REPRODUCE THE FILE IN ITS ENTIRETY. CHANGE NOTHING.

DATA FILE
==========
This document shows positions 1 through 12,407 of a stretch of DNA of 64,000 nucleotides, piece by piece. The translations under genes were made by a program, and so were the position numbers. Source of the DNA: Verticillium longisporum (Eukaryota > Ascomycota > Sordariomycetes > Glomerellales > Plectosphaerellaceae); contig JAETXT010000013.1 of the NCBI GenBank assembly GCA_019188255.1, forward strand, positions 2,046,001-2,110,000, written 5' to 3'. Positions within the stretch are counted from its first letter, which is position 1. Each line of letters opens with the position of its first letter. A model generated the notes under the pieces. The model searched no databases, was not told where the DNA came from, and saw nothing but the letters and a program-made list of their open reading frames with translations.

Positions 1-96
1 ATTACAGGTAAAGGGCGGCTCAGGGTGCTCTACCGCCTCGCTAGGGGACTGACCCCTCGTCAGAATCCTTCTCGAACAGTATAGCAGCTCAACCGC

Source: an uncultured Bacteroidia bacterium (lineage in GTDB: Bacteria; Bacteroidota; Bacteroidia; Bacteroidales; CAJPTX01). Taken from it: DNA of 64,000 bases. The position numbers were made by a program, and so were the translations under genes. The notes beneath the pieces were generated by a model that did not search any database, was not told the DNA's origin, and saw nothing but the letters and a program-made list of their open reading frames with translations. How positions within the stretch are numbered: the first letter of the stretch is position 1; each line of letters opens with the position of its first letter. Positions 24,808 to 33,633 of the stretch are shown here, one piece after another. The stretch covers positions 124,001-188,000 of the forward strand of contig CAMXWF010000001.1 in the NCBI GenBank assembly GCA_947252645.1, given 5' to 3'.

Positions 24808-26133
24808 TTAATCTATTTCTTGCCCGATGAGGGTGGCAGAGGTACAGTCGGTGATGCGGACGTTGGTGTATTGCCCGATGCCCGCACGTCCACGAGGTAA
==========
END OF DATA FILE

This document shows positions 1 through 12,407 of a stretch of DNA of 64,000 nucleotides, piece by piece. The translations under genes were made by a program, and so were the position numbers. Source of the DNA: Verticillium longisporum (Eukaryota > Ascomycota > Sordariomycetes > Glomerellales > Plectosphaerellaceae); contig JAETXT010000013.1 of the NCBI GenBank assembly GCA_019188255.1, forward strand, positions 2,046,001-2,110,000, written 5' to 3'. Positions within the stretch are counted from its first letter, which is position 1. Each line of letters opens with the position of its first letter. A model generated the notes under the pieces. The model searched no databases, was not told where the DNA came from, and saw nothing but the letters and a program-made list of their open reading frames with translations.

Positions 1-96
1 ATTACAGGTAAAGGGCGGCTCAGGGTGCTCTACCGCCTCGCTAGGGGACTGACCCCTCGTCAGAATCCTTCTCGAACAGTATAGCAGCTCAACCGC

Source: an uncultured Bacteroidia bacterium (lineage in GTDB: Bacteria; Bacteroidota; Bacteroidia; Bacteroidales; CAJPTX01). Taken from it: DNA of 64,000 bases. The position numbers were made by a program, and so were the translations under genes. The notes beneath the pieces were generated by a model that did not search any database, was not told the DNA's origin, and saw nothing but the letters and a program-made list of their open reading frames with translations. How positions within the stretch are numbered: the first letter of the stretch is position 1; each line of letters opens with the position of its first letter. Positions 24,808 to 33,633 of the stretch are shown here, one piece after another. The stretch covers positions 124,001-188,000 of the forward strand of contig CAMXWF010000001.1 in the NCBI GenBank assembly GCA_947252645.1, given 5' to 3'.

Positions 24808-26133
24808 TTAATCTATTTCTTGCCCGATGAGGGTGGCAGAGGTACAGTCGGTGATGCGGACGTTGGTGTATTGCCCGATGCCCGCACGTCCACGAGGTAA